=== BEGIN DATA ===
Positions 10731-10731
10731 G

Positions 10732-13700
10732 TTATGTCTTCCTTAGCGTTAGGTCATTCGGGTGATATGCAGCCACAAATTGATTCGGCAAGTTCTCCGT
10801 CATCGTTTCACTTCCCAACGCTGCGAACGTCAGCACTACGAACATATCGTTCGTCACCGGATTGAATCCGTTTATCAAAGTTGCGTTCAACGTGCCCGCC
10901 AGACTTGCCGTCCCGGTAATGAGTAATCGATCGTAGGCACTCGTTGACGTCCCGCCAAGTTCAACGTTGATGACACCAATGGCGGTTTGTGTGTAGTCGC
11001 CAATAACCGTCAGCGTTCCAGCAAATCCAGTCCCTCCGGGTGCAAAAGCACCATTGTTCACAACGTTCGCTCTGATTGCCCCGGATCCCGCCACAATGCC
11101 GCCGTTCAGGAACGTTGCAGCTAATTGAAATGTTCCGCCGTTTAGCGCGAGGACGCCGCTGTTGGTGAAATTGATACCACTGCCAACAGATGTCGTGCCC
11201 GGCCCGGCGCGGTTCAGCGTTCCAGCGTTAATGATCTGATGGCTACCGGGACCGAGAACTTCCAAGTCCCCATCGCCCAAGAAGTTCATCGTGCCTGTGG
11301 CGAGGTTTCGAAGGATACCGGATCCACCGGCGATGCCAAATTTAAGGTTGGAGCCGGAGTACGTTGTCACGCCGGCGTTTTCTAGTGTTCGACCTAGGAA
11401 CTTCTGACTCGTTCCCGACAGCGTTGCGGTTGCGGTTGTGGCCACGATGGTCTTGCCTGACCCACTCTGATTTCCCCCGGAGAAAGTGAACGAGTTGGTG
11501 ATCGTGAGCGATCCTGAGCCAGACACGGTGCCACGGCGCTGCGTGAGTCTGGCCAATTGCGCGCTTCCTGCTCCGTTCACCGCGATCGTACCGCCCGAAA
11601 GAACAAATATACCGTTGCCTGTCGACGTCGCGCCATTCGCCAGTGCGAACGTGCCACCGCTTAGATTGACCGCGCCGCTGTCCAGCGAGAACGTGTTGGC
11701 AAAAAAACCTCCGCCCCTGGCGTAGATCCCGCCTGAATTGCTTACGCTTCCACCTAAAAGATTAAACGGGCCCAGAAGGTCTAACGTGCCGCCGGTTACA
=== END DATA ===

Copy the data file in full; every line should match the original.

Positions 10731-10731
10731 G

Positions 10732-13700
10732 TTATGTCTTCCTTAGCGTTAGGTCATTCGGGTGATATGCAGCCACAAATTGATTCGGCAAGTTCTCCGT
10801 CATCGTTTCACTTCCCAACGCTGCGAACGTCAGCACTACGAACATATCGTTCGTCACCGGATTGAATCCGTTTATCAAAGTTGCGTTCAACGTGCCCGCC
10901 AGACTTGCCGTCCCGGTAATGAGTAATCGATCGTAGGCACTCGTTGACGTCCCGCCAAGTTCAACGTTGATGACACCAATGGCGGTTTGTGTGTAGTCGC
11001 CAATAACCGTCAGCGTTCCAGCAAATCCAGTCCCTCCGGGTGCAAAAGCACCATTGTTCACAACGTTCGCTCTGATTGCCCCGGATCCCGCCACAATGCC
11101 GCCGTTCAGGAACGTTGCAGCTAATTGAAATGTTCCGCCGTTTAGCGCGAGGACGCCGCTGTTGGTGAAATTGATACCACTGCCAACAGATGTCGTGCCC
11201 GGCCCGGCGCGGTTCAGCGTTCCAGCGTTAATGATCTGATGGCTACCGGGACCGAGAACTTCCAAGTCCCCATCGCCCAAGAAGTTCATCGTGCCTGTGG
11301 CGAGGTTTCGAAGGATACCGGATCCACCGGCGATGCCAAATTTAAGGTTGGAGCCGGAGTACGTTGTCACGCCGGCGTTTTCTAGTGTTCGACCTAGGAA
11401 CTTCTGACTCGTTCCCGACAGCGTTGCGGTTGCGGTTGTGGCCACGATGGTCTTGCCTGACCCACTCTGATTTCCCCCGGAGAAAGTGAACGAGTTGGTG
11501 ATCGTGAGCGATCCTGAGCCAGACACGGTGCCACGGCGCTGCGTGAGTCTGGCCAATTGCGCGCTTCCTGCTCCGTTCACCGCGATCGTACCGCCCGAAA
11601 GAACAAATATACCGTTGCCTGTCGACGTCGCGCCATTCGCCAGTGCGAACGTGCCACCGCTTAGATTGACCGCGCCGCTGTCCAGCGAGAACGTGTTGGC
11701 AAAAAAACCTCCGCCCCTGGCGTAGATCCCGCCTGAATTGCTTACGCTTCCACCTAAAAGATTAAACGGGCCCAGAAGGTCTAACGTGCCGCCGGTTACA